Most consumers know that wood fibers come from trees, steel from iron ore and aluminium from bauxite. Most of us may also know that, with 8%, aluminium is the most abundant metal in the Earth’s crust. We also know that, when recycled, it uses much less energy than when extracted from bauxite. 75% of all aluminium produced is still in use, as short life products such as packaging and as long life goods for buildings, automobiles, etc.
So we know quite a lot about aluminium from a technical point-of-view. But how about another area, such as communication, as this site mainly deals with that part of package design? Well, I believe we have more to learn…
We know that aluminium has a quite positive image among consumers as they understand that it protects foodstuff extremely well. Think of the aluminium foil you use in the kitchen! I just wonder why we so often hide it with illustrations, text, etc. so the consumer hardly sees that the material used for the pouch or the can is aluminium? You may say “it’s the same for steel”. Yes, it is. Steel has equally a good image as protection, although a more old-fashioned one.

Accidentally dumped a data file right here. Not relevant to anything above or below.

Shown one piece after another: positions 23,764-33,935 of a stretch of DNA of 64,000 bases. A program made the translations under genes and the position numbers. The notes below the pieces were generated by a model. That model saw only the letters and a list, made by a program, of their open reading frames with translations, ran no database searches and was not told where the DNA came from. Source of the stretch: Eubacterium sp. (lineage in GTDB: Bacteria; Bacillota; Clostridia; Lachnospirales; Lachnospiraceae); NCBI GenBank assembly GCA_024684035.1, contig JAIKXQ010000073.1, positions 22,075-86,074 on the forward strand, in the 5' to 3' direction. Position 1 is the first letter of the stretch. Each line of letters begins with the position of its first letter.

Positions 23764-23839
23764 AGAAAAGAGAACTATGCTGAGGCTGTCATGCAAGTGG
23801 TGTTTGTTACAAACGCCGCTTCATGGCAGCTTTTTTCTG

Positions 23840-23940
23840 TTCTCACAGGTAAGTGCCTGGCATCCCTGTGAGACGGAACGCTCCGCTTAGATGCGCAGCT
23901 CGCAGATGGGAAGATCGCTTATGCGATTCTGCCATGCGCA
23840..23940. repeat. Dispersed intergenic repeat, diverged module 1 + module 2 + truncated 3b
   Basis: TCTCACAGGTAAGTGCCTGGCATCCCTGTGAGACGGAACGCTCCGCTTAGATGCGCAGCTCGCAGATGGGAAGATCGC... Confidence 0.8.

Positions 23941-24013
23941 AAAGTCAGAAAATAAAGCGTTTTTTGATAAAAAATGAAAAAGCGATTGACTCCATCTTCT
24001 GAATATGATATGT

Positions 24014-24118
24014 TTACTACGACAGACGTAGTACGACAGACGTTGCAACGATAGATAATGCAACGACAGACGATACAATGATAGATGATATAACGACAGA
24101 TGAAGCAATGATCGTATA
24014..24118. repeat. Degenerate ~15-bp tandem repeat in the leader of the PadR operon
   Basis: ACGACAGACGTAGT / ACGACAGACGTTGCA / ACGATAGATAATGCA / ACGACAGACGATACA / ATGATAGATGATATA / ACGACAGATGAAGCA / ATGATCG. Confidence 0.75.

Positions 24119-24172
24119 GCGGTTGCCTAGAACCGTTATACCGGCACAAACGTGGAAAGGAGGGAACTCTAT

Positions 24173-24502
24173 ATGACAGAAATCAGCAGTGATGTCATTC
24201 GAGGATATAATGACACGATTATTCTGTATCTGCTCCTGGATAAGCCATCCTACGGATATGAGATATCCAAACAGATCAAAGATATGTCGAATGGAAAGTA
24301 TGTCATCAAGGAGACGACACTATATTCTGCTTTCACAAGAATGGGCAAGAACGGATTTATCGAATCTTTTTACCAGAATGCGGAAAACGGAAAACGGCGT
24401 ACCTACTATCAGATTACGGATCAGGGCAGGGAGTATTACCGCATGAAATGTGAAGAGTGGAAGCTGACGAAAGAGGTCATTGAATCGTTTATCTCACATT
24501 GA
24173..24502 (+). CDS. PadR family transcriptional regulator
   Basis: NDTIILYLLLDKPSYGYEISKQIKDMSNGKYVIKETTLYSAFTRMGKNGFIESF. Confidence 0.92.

Some of today’s products packed in alufoil could never have been such a success without the shiny thin alufoil. Just think of Ferrero Rocher and all those chocolate marshmallows that you find in Scandinavia and Germanic countries!
Why is Nespresso not really worried, seeing all the copies that are coming on the market? Well, because those plastic variants are perceived as offering less good protection compared with aluminium foil.
That’s one of the many reasons why I should like to see this shiny material, as on the Camembert pack, the Zweifel ‘Big Pack XXL’, the Coop chewing gum or the Capri-Sun, not to forget a quality bar of chocolate. When will we see the foil on Maggi or Knorr soup sachets as we do on the Maggi cubes?
I believe that there are great opportunities for pack designers to let the material “speak” more prominently thanks to aluminium packages, although I have little hope, as today’s designers often realize their packs looking at a computer screen, forgetting the touch element…